How to Treat Diarrhoea in South East Asia?

Diarrhoea may not be the most presentable subject to talk about, but unfortunately it is a common digestive disorder that everyone is likely to experience at some point. Luckily it is usually nothing to worry about, but can be unpleasant until it ends. Let’s find out, what causes diarrhoea and how you can treat it from home...

What is Diarrhoea?

Diarrhoea is the passing of looser and more frequent stools than normal to you. The symptoms normally don’t last longer than a few days, but it can cause irritation, and dehydration from losing water in your poo. 

Some people experience additional symptoms, including stomach cramps, bloated stomach, nausea and vomiting, and loss of appetite. 

Due to the nature of the loss of water in your stool, dehydration can occur if not recognised and treated quickly. That is why it is important to have lots of fluids. 

Signs of dehydration in children differ from adults. 

The symptoms of dehydration in children include:

  • cold hands and feet
  • passing urine irregularly
  • drowsiness and irritability
  • looking increasingly unwell. 

The symptoms of dehydration in adults include:

  • loss of appetite
  • dizziness
  • dry tongue
  • sunken eyes
  • muscle cramps
  • rapid heartbeat
  • lack of energy
  • nausea

Diarrhoea can happen all over the world, but in Southeast Asia, diarrhoea is very common especially amongst travellers when they are trying new foods as they are exposed to new bacteria that their body hasn't had the chance to acquire immunity from yet

What Causes Diarrhoea?

Diarrhoea has a number of different causes, but gastroenteritis is a common cause. 

Gastroenteritis can be caused...

  • by bacteria, such as E.coli, usually found in contaminated food, 
  • by a parasite, such as giardiasis, spread in contaminated water
  • by viruses, such as norovirus or rotavirus

Additional causes of diarrhoea include, food allergies, medication, anxiety or long-term diseases such as crohn's or irritable bowel syndrome (IBS).

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How to Treat Diarrhoea? 

If you have a mild case of diarrhoea, you can treat yourself at home. The most important thing is to stay hydrated by taking on board a lot of fluid drinks such as water- small and frequent sips. Avoid fruit juice and fizzy drinks which may make diarrhoea worse.  It is extremely important that babies and children do not get dehydrated. In some cases, the pharmacist will suggest re-hydration solutions.

If you’re not feeling sick then try to eat mild food as soon as you feel comfortable. If you feel any discomfort then you should stay at home and get plenty of rest. 

If a baby has diarrhoea then you should carry breast or bottle feeding supplies and give small feeds more often to keep them hydrated. If the baby is given formula or solid food then make sure you give them a sip of water between meals, but there’s no need to make the formula weaker than usual.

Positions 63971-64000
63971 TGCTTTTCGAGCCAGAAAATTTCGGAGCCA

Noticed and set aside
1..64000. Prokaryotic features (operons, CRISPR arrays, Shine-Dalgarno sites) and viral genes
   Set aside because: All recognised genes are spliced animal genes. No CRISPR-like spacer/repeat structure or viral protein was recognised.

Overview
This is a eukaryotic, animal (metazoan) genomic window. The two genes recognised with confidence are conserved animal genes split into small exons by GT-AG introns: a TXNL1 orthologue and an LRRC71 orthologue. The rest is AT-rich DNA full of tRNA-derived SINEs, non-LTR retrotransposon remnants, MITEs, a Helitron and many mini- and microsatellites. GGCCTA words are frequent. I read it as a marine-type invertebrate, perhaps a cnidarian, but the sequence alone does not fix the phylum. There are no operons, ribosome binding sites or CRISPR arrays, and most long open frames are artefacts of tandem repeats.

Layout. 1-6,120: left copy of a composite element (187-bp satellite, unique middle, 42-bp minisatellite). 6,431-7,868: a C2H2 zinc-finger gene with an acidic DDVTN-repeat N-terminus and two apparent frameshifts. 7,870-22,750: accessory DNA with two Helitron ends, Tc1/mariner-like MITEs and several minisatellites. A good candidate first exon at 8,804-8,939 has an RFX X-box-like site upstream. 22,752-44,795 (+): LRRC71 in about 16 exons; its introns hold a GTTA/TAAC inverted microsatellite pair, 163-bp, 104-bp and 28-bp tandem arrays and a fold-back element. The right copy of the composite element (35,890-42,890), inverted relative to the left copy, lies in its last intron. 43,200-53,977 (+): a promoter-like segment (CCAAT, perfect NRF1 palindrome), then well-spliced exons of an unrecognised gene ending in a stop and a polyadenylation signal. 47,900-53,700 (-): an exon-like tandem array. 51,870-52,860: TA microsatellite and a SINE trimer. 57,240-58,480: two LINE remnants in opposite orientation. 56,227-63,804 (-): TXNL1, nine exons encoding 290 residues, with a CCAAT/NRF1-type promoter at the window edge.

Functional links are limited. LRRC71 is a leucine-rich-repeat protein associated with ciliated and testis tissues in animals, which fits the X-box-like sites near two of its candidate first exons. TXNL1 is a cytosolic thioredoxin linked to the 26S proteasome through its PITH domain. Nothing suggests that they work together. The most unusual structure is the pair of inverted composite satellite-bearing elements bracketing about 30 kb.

What to Eat or Not to Eat When You Have Diarrhoea?

It is hard to eat or drink when you have diarrhoea, but we recommend that you try to take a sip of water as often as possible to ensure that you won’t get severely dehydrated. On the first few days try to eat bland food such as unseasoned crackers or rice porridge to give your stomach time to heal.

Some Probiotic food can help with digestion by improving the balance of good and bad bacteria in the gut, dairy products can irritate the digestive system, so you can try non-dairy sources of probiotics, such as miso or sauerkraut. 

Make sure you avoid savoury food and high fibre food. Fibre helps keep the digestive system active. Usually, this is a good thing, but when the body is trying to recover from diarrhoea, fibre may make symptoms worse.

When Should You See the Doctor?

You should visit your doctor immediately if you have any of these symptoms:

  • Blood in your stools
  • Dark urine which indicate that you are dehydrated
  • High fever that lasts more than 24 hours
  • Diarrhoea lasts longer than 2 days 
  • Nausea or throwing up that prevents you from drinking liquids to replace lost fluids
  • Rapid heart rate 
  • Confusion
  • Severe pain in abdomen
  • Diarrhoea after returning from a foreign country 

Is it Infectious?

It is important to stay at home for 48 hours after your last episode of diarrhoea as it can help prevent the spreading of infection to other people around you.

How to Prevent it?

If you are in a high-risk area such as Asia, you can prevent it by selecting what you eat or drink. Make sure you eat food that has been well-cooked and avoid raw foods, unwashed fruit and vegetables. You should drink bottled water, or beverages that are made from boiled water to ensure you get a clean drink. 

Basic sanitary such as always cleaning your hands, stay hydrated and consume natural probiotics or activated charcoal.

Diarrhoea, can be a temporary thing, or it can signal something more serious. Make sure you’re protected from the risks by ensuring you have comprehensive health insurance, to cover you in times of need. 


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